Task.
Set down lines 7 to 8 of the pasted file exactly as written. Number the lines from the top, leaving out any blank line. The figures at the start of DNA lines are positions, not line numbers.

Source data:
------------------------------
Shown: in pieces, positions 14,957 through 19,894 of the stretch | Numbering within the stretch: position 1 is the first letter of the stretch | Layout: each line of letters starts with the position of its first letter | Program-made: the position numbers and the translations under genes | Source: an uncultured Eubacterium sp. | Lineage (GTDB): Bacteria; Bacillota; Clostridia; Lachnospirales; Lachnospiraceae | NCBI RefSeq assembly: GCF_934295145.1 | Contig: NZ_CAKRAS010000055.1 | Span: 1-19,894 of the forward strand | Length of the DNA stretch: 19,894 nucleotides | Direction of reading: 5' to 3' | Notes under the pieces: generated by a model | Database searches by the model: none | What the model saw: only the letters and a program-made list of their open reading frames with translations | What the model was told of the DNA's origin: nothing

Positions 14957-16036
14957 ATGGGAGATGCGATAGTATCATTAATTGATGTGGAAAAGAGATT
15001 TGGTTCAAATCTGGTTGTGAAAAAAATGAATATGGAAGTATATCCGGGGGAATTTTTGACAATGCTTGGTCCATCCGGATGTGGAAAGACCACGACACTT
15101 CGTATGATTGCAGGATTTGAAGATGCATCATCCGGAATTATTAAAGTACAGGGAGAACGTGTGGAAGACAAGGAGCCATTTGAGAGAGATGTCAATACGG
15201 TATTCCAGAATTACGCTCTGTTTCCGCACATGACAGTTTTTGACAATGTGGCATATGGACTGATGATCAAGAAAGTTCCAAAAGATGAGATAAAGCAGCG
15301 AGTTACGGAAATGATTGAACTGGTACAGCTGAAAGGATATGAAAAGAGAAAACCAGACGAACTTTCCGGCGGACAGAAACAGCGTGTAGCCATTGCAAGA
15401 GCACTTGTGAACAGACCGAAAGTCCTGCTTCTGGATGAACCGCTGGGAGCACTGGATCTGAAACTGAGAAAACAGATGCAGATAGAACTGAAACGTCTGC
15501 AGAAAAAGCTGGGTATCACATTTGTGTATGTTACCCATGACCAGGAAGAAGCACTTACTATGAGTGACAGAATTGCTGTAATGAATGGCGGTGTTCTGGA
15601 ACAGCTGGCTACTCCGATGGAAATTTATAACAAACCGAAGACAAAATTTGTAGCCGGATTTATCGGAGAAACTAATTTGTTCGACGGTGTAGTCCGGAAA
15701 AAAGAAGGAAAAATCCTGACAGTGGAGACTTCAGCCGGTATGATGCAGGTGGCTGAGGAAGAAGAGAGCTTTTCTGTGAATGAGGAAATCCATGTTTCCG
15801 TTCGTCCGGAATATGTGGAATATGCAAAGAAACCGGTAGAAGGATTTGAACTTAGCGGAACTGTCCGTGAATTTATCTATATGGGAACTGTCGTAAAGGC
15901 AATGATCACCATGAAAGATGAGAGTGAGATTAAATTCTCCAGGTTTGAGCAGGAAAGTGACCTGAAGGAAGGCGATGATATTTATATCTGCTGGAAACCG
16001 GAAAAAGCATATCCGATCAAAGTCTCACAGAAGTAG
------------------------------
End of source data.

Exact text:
15301 AGTTACGGAAATGATTGAACTGGTACAGCTGAAAGGATATGAAAAGAGAAAACCAGACGAACTTTCCGGCGGACAGAAACAGCGTGTAGCCATTGCAAGA
15401 GCACTTGTGAACAGACCGAAAGTCCTGCTTCTGGATGAACCGCTGGGAGCACTGGATCTGAAACTGAGAAAACAGATGCAGATAGAACTGAAACGTCTGC